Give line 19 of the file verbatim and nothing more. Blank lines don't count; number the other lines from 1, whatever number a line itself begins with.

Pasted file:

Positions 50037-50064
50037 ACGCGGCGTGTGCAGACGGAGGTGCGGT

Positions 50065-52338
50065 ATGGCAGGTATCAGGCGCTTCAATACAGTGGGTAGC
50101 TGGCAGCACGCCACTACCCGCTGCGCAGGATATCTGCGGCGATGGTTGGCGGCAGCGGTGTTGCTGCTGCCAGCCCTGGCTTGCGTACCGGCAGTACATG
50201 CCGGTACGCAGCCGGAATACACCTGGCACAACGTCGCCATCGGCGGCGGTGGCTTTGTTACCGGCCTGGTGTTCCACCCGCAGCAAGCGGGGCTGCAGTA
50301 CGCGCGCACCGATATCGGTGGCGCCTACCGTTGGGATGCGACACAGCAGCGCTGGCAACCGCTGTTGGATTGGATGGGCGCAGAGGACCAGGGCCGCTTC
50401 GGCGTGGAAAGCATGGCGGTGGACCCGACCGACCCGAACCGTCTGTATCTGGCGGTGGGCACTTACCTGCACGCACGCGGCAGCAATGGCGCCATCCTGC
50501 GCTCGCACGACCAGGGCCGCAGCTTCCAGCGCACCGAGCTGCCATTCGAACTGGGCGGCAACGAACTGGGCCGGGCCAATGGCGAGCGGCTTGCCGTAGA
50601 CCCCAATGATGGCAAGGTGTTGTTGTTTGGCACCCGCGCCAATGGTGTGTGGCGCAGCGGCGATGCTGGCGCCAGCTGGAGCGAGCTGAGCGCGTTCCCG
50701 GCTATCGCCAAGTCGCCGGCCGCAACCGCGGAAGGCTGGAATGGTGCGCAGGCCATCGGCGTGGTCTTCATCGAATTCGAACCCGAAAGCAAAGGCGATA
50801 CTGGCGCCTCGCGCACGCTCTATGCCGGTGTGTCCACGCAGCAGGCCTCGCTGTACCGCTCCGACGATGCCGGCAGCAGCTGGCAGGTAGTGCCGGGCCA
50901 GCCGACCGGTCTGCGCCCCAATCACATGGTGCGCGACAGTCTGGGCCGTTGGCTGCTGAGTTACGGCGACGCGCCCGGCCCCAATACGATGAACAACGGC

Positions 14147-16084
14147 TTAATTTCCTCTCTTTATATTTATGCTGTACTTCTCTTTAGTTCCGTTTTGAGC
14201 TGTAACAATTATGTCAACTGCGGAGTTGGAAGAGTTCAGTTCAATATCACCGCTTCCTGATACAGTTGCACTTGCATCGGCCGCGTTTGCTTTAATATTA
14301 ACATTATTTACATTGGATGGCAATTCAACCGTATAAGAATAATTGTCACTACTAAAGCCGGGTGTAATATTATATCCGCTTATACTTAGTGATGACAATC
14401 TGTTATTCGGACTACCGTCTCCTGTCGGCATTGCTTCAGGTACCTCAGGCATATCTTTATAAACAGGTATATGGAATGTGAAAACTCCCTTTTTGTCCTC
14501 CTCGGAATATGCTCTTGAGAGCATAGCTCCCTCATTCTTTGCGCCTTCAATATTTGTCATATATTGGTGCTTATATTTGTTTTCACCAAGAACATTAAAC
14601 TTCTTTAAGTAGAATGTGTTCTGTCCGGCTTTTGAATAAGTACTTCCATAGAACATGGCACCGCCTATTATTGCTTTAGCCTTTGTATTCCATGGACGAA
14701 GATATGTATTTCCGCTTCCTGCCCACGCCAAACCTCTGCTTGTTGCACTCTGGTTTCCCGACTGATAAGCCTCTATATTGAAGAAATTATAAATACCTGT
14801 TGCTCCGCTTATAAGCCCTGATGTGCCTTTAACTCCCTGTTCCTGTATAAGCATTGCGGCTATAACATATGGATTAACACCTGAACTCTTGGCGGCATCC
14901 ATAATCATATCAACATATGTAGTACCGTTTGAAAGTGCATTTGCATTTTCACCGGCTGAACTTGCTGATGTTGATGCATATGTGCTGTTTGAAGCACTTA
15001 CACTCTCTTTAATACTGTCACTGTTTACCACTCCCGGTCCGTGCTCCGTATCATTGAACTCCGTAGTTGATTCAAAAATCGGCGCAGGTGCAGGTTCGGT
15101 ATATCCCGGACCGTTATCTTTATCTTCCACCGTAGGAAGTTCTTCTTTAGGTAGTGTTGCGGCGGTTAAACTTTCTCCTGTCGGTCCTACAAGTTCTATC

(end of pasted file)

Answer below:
14501 CTCGGAATATGCTCTTGAGAGCATAGCTCCCTCATTCTTTGCGCCTTCAATATTTGTCATATATTGGTGCTTATATTTGTTTTCACCAAGAACATTAAAC